Research team decode earliest ever 'writing' in cave paintings

A research team from the U.K. has decoded the meaning of markings seen in Ice Age drawings and found evidence of early writing dating back at least 14,000 years earlier than previously thought.

The study reveals that Ice Age hunter-gatherers were using markings such as lines and dots combined with drawings of their animal prey to record and share sophisticated information about the behaviour of these animals at least 20,000 years ago.

Until now, archaeologists have known that these sequences of lines, dots and other marks - found on cave walls and portable objects from the last Ice Age - were storing some kind of information but did not know their specific meaning.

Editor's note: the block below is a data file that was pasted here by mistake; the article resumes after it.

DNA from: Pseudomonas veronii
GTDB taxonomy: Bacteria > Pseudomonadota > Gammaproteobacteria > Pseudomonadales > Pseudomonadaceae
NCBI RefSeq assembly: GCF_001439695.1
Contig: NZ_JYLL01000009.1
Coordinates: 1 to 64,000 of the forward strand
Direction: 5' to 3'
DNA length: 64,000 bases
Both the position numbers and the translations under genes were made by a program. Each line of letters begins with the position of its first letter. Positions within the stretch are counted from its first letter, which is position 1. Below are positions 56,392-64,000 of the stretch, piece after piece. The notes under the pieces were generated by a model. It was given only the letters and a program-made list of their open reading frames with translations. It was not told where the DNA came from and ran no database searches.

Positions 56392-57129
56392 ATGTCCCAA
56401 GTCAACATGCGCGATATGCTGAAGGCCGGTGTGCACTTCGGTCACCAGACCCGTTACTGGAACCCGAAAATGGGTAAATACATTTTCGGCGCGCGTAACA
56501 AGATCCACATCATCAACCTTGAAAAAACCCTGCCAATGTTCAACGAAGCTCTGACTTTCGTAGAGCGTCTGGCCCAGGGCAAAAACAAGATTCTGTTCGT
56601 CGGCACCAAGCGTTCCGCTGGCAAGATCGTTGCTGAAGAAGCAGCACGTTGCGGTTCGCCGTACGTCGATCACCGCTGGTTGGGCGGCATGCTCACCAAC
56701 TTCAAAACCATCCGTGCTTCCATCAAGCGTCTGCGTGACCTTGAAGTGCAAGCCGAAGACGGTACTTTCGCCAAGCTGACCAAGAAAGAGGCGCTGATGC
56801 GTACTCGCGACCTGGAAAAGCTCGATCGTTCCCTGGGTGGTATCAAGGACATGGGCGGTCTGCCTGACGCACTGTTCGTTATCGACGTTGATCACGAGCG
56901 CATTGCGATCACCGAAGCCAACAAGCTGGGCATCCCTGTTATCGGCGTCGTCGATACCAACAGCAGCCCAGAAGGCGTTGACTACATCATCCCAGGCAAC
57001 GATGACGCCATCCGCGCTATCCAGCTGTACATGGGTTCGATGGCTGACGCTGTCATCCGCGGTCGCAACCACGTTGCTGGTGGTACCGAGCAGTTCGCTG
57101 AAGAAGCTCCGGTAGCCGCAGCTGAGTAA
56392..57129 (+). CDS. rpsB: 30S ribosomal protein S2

By using the birth cycles of equivalent animals today as a reference point, the team was able to work out that the number of marks associated with Ice Age animals were a record, by lunar month, of when they were mating. The team were also able to ascertain that a 'Y' sign in the markings - formed by adding a diverging line to another - stood for 'giving birth'.

Their work demonstrates that these sequences record mating and birthing seasons and found a statistically significant correlation between the number of marks, the position of the 'Y' sign and the months in which modern animals mate and give birth respectively.

The team refers to them as a proto-writing system, pre-dating other token-based systems that are thought to have emerged during the Near Eastern Neolithic by at least 10,000 years.

The study, published in the Cambridge Archaeological Journal, was led by an independent researcher, Ben Bacon, as well as Professors from Durham University.